Do you feel devastated each time the narcissist breaks promises?
Maybe this sounds familiar…
You recently settled into a vague sense of security after the narcissist swore on their mother’s grave that they wouldn’t (insert relationship crime) again, yet you discovered they broke their “sacred” promise. Perhaps they…
- Swore they’d stop cheating, but you discovered they not only cheated again, they never stopped
- Swore they’d try to be a better partner, spouse, friend, or parent, but after a short period of charades, they went back to the same ole, same ole
- Swore they’d find gainful employment, and you found out they were not going on interviews, but visiting a lover
- Swore they’d be fair and civil during the custody hearing, but you got sucker-punched when you went before the Judge
- Swore they’d stop being insensitive, stop raging, stop lying, but you realized it was all just more lies
Consequently, you not only loathe the narcissist, but you also loathe yourself for falling for their lies once more. You feel the punch of indignation in your gut and your fight-or-flight reaction kicks into overdrive.
Why the heck do they do it? Do they get some sick enjoyment out of it? Is it to prove to themselves (and you) that they can do anything they want and you’ll keep taking them back? Is it their sadistic sense of entitlement?
Among the horrid relationship crimes that one endures from the narcissist in their life, habitually broken promises are the worst. Why? Well, for one, it’s futile to blame a narcissist for being a narcissist. After all, they have a track record of being habitual liars. We can’t really expect them to change when they’ve given no indication that they can be trusted.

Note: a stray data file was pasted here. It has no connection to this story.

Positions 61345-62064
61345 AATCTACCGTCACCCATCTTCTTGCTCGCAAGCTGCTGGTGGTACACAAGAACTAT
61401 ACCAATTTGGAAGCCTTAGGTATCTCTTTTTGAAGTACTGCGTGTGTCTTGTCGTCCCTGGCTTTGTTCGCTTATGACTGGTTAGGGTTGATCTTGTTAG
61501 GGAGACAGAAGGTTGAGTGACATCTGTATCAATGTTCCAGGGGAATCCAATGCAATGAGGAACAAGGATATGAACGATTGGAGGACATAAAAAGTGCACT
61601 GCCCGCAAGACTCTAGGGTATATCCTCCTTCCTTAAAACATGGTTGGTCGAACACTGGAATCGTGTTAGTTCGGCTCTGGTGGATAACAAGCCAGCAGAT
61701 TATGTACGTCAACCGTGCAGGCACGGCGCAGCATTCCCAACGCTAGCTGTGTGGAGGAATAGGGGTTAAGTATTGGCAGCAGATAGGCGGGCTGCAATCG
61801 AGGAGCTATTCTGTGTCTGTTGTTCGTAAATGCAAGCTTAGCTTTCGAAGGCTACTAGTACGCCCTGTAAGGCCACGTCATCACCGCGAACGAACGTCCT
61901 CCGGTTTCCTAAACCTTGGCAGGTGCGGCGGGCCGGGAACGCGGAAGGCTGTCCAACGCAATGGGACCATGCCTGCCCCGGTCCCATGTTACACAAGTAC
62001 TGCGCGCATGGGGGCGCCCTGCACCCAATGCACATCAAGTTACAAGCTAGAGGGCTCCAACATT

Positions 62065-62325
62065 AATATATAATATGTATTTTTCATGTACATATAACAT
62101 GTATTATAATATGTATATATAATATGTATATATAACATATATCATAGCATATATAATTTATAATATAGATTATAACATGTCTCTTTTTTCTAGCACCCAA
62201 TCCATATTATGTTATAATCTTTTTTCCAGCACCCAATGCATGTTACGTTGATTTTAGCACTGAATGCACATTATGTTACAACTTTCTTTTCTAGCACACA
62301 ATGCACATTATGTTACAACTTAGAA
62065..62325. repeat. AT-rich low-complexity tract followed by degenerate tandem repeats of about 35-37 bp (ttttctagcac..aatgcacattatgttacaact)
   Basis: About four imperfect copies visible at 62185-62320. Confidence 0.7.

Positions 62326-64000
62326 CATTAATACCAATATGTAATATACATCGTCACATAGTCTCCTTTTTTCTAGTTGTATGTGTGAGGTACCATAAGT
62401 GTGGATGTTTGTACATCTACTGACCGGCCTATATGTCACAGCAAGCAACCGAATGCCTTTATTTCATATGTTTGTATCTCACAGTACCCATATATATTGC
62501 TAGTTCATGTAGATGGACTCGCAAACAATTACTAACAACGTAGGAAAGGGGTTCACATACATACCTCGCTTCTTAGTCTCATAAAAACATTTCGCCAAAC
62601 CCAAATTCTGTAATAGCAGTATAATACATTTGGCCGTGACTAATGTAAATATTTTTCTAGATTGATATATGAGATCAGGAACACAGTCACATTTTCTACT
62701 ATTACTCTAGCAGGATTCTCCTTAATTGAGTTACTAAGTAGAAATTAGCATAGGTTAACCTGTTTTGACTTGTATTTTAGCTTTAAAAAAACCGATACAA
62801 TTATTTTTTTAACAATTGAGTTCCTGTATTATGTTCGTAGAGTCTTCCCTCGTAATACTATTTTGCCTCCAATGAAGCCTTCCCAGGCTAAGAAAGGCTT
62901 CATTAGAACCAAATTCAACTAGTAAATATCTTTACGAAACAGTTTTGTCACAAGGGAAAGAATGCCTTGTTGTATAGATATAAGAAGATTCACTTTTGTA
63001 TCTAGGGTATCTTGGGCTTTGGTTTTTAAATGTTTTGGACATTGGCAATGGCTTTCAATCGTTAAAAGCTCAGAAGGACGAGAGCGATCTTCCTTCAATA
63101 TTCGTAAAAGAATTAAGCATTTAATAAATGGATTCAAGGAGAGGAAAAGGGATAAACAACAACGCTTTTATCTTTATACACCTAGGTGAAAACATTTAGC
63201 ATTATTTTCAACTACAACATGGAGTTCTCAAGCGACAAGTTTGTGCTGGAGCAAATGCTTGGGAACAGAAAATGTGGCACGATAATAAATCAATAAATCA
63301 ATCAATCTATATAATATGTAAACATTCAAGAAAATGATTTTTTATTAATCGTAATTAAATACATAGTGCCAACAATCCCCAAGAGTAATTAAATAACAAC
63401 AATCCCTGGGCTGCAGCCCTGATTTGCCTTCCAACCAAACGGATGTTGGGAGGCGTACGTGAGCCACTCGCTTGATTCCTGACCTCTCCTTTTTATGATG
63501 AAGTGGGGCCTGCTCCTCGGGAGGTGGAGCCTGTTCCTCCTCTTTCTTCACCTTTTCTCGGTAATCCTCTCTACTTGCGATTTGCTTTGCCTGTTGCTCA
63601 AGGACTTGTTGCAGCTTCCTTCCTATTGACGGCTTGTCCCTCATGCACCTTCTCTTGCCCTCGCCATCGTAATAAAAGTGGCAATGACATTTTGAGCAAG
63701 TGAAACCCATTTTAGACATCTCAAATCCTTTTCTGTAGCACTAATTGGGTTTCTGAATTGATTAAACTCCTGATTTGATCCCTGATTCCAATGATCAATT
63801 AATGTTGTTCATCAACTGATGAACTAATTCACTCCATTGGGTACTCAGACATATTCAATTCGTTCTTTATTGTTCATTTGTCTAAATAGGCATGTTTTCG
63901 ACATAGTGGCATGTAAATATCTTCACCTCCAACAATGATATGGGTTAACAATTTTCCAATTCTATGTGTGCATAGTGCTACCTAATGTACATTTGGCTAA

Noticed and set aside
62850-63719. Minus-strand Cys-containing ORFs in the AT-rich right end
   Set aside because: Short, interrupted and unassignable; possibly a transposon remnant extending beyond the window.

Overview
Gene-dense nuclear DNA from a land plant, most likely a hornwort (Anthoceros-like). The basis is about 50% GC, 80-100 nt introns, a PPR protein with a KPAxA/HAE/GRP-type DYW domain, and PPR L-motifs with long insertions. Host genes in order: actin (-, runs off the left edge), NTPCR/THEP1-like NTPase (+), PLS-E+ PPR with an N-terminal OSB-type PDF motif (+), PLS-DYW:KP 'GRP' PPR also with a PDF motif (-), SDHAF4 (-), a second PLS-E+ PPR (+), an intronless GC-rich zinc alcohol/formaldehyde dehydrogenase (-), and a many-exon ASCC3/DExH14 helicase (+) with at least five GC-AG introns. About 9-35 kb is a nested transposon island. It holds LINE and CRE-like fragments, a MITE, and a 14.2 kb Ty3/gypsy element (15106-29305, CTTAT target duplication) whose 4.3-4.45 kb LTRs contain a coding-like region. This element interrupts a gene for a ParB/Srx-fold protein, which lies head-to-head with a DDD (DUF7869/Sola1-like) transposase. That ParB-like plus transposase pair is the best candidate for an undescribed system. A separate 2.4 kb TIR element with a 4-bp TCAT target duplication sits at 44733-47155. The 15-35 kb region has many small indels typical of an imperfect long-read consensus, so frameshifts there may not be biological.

More importantly, though, these repeat offenses lead to learned helplessness, depression, trauma-bonding, and C-PTSD.
The danger of staying when the narcissist breaks promises repeatedly
Narcissists love to blame other people for their nasty behaviors. In turn, their targets typically respond by being more supportive, understanding, kind, or compromising in an effort to persuade the narcissist to halt their betrayals and cruelties.
Instead, what happens is, patterns of deception and denial are established. This may be to avoid the narcissist’s wrath or keep the peace, proving to the narcissist you’re not the crazy psycho they say you are but, underneath the surface, it’s a system of enabling. A system the narcissist fabricates from the very start.
Eventually, the target of this type of manipulation begins to feel powerless to do anything to stop the cheating, lying, disappearing, etc., believing they are resigned to accept their situation – even though this usually is not the case.